Inputs of materials, labor, and resources are used to obtain goods or services using one or more conversion/transformation processes, thereby adding value. This diagram demonstrates how a project is normally done, and how this should be implemented by a qualified and united team to make it a successful project management.

The period between the beginning and end of a project is usually referred to as the project life cycle. It is convenient and necessary here to introduce three key players in the project life cycle:

  • The customer who is also known as the client who wants to buy the project and put the end product to use in its own business or sell (or lease) it on to a third party.
  • The contractor is the organization principally responsible to the customer for carrying out the project work.
  • The project manager is a person employed by the contractor (or occasionally by the customer) to plan and manage all the project activities so that the project is finished on time within budget and within its specification. (Lock, 2007, pp. 6-7)

“The primary aim of the project manager is for the result to satisfy the project sponsor or purchaser and all the other principal stakeholders, within the promised timescale and without using more money and other resources than those that were originally set aside or budgeted” (Lock, 2007, p. 1).

When we plan a project, we can save a lot of efforts by making some basic decisions before going to begin to enter task or resource data. We have to establish calendars or milestones. The project relies on some calendars that are established for each project and for some project resources. We start by opening the project calendar and use this to establish working and nonworking days and to set the number of work hours per day. Working days or work hours per day must be set for the team members and make a resource calendar for them.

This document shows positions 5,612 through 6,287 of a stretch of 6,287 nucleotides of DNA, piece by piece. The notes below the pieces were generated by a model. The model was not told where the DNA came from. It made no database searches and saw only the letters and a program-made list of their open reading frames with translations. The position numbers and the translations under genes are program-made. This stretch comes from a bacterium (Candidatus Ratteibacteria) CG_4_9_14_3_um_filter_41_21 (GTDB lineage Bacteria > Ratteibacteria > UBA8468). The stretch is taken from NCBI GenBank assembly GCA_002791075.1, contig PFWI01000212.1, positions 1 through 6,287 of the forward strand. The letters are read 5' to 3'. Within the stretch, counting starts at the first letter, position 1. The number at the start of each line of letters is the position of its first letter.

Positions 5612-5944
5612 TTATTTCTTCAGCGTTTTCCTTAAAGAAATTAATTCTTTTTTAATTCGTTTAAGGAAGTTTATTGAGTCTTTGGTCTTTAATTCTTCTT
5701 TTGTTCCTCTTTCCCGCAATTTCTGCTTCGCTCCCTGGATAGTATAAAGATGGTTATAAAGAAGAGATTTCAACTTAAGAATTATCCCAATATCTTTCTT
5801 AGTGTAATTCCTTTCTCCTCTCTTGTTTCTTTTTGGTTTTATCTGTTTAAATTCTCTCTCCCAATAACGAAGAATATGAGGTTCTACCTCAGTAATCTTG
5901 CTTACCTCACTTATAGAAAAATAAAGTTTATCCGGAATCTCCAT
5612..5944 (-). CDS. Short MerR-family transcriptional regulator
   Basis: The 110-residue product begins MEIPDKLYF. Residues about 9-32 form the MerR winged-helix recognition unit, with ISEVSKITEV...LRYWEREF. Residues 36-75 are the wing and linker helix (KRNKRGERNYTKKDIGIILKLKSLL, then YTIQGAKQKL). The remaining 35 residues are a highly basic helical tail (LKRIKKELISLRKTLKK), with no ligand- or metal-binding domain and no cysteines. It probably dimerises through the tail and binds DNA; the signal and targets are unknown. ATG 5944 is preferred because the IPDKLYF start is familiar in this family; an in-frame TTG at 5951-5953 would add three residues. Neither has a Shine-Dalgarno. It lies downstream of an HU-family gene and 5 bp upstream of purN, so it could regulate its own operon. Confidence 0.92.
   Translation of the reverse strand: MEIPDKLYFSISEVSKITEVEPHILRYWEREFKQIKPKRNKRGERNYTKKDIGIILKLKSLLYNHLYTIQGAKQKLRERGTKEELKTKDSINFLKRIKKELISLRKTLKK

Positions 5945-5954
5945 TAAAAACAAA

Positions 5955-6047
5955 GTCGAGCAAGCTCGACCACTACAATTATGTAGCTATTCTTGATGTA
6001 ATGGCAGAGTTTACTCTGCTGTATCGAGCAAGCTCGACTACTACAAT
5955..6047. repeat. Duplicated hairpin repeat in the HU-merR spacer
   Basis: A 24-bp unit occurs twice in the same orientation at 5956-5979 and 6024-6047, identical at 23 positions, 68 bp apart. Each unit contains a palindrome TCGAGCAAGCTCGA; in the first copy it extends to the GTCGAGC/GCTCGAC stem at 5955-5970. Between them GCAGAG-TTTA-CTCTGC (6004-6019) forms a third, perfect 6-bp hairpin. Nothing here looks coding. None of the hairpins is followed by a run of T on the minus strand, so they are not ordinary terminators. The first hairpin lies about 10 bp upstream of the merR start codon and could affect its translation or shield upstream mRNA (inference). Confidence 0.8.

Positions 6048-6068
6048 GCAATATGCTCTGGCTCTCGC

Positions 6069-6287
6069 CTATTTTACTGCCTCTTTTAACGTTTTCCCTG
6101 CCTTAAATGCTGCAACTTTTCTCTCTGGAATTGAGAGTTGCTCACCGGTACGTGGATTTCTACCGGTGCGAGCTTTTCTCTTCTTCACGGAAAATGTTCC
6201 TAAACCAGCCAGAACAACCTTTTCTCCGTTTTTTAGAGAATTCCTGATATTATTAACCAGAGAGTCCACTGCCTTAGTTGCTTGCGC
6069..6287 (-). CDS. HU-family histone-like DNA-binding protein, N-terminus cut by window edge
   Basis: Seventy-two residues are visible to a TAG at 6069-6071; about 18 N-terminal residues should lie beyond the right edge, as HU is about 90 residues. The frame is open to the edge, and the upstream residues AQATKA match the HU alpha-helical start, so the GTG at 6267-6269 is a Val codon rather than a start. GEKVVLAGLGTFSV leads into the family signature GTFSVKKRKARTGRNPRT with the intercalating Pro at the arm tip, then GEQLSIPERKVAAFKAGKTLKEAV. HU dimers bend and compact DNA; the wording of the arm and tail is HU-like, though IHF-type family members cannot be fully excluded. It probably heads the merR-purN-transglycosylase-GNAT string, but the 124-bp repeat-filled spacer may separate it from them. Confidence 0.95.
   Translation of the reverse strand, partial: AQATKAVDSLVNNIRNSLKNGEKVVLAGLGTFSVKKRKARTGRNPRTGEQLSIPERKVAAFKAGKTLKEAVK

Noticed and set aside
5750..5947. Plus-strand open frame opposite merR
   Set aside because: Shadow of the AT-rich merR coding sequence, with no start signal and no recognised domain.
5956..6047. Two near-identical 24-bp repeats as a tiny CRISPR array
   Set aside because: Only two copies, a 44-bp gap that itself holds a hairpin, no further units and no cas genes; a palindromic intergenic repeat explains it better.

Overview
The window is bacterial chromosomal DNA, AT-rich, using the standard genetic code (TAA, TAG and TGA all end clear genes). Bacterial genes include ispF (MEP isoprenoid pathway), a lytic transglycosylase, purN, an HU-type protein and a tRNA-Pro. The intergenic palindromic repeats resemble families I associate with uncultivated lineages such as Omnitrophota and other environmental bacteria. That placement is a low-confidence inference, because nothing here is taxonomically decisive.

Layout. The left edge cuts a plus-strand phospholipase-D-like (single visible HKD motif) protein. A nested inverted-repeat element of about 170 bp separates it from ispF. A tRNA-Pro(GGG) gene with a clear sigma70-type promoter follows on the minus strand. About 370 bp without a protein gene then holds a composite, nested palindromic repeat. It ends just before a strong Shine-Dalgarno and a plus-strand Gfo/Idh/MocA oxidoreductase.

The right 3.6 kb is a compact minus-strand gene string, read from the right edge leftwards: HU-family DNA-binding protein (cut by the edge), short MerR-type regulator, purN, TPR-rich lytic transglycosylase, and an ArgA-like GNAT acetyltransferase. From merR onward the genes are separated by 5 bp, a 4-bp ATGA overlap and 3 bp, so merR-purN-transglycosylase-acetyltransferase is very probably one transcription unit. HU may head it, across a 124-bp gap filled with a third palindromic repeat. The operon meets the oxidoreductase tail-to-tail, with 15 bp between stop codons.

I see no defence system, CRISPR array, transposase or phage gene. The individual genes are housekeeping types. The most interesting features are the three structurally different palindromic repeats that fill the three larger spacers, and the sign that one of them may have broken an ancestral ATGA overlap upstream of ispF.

Knowledge, teamworking and management have to go hand in hand (Koch, 2004).

There’s also a connection between HRD and project management. Some colleges and universities have included HRD and project management in their curricula. (Carden and Egan, 2008, p. 310)

For a bit of history in this essay, we have to go back to the early 1900s when rapid industrialization and the demands of munitions production in World War I saw the emergence of management scientists and industrial engineers such as Elton Mayo and Frederick Winslow Taylor, who studied people and productivity in factories (Kanigel, 1997). Henry Ford made production-line manufacture famous with his Model T automobile and, especially important for project managers, Henry Gantt (1861-191), who worked for Taylor, developed his now-famous charts which are still popular and used universally today. (Lock, 2007, p. 3)

In the 1950s to 1960s, the emergence of mainframe digital computers made the processing and updating of critical path networks faster and easier. The American defence industry and Du Pont were among the organizations quick to exploit this powerful planning and scheduling tool in the 1950s. The manufacturing construction industries soon came to recognize the benefits of these new methods. (Lock, 2007, p. 3)